Not in Arizona?

Sorry. We know Arizona law, but we’re not conversant in the law of other states. Oh, of course we know a thing or two about a few other states. After all, we write a weekly newsletter that reports on cases from all over the country. But our knowledge about non-Arizona legal issues is, as they say, a mile wide and a micron deep. Talk to your local attorney.

We hope this helped. We want to try to make these difficult concepts more approachable. Let us know if you think we nailed it — or not. We’ll try to answer your reasonable questions about trust restatements.

2 Responses

  1. If I write a restatement of a Living Trust Amendment dated 8/7/1998 (original Living Trust dated 12/1/1994) and the restatement was drafted and written by a new attorney, do I need to convey to the original attorney that wrote the Living Trust in 1994 and amendment in 1998 about the restatement and the changes that seriously affect the 1994 and 1998 amendment? This is California Estate Law question.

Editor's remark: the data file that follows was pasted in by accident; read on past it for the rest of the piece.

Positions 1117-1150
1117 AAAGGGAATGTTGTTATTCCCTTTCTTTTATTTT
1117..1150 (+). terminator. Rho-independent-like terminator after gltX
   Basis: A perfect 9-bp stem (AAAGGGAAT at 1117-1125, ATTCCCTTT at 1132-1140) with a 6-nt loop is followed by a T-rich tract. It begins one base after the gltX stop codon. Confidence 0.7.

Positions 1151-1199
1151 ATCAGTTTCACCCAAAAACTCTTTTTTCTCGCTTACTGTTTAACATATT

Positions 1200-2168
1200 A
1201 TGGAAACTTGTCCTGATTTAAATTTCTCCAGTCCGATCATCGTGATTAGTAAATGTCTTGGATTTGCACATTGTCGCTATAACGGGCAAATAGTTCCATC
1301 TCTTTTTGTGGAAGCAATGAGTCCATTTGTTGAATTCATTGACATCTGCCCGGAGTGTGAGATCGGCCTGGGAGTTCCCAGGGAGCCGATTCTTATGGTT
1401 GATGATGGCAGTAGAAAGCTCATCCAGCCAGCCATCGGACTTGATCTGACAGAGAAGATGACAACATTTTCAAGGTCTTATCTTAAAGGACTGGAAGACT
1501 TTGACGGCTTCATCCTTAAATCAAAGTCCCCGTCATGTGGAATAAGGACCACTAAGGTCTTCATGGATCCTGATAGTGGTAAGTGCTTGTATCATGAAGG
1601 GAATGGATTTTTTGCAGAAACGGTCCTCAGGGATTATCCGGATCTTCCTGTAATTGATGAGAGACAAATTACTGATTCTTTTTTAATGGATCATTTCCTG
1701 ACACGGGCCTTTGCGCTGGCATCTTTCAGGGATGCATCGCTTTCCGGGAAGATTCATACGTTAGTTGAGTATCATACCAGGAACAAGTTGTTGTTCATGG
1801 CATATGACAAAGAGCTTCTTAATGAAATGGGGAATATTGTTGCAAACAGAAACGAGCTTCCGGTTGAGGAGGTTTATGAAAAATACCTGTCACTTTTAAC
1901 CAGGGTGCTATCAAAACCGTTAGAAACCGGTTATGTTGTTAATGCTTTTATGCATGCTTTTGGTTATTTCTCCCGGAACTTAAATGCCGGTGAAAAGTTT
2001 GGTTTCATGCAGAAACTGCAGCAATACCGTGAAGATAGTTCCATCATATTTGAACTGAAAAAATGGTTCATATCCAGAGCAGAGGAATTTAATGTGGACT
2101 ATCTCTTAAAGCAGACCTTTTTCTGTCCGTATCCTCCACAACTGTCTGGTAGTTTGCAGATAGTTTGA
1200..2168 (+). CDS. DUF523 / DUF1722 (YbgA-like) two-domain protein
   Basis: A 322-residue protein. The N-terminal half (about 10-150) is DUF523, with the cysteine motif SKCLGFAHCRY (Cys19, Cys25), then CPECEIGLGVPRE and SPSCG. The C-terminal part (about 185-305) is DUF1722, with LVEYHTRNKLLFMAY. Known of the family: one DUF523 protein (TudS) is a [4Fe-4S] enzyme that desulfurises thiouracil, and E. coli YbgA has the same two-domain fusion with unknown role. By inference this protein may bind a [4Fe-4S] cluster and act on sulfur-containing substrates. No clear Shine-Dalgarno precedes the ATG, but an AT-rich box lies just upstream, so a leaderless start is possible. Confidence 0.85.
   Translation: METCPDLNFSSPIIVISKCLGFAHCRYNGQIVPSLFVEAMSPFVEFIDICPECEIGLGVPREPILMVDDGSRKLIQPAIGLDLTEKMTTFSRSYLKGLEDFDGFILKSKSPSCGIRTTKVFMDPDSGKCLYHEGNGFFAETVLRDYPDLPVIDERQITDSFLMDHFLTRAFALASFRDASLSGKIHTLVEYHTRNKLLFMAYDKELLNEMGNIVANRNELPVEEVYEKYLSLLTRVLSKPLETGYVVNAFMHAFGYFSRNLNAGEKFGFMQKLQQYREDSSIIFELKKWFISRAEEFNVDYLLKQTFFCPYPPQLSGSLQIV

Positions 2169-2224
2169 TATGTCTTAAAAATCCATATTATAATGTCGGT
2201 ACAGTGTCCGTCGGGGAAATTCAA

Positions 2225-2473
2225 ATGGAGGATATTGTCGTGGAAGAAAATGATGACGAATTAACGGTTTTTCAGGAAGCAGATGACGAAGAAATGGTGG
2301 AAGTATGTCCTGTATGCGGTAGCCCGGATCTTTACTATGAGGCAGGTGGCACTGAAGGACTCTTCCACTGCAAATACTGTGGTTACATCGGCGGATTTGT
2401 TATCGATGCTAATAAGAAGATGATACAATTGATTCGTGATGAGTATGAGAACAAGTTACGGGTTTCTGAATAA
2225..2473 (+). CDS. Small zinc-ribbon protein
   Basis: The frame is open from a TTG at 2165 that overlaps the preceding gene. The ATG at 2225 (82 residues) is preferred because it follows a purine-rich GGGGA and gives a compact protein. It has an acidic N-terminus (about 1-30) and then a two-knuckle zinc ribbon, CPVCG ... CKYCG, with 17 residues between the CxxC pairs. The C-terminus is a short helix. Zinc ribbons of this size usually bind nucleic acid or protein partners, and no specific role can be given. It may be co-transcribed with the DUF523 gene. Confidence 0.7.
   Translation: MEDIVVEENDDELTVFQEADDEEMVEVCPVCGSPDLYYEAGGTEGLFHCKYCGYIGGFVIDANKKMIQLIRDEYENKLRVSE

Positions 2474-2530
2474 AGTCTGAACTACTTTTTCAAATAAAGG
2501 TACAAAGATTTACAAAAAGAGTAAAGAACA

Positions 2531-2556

1. Paul:

      We don’t know California law, so you might want to check with the lawyer who drafted your new trust restatement. But generally speaking, you aren’t required to keep your former attorneys updated on your later decisions. Of course, we (attorneys) would like to know when you’ve moved on, and so it’s a nice thing to do to let your former attorney know. But it’s probably not necessary.

      Good luck!

      Fleming & Curti, PLC
      Tucson, Arizona

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Robert B. Fleming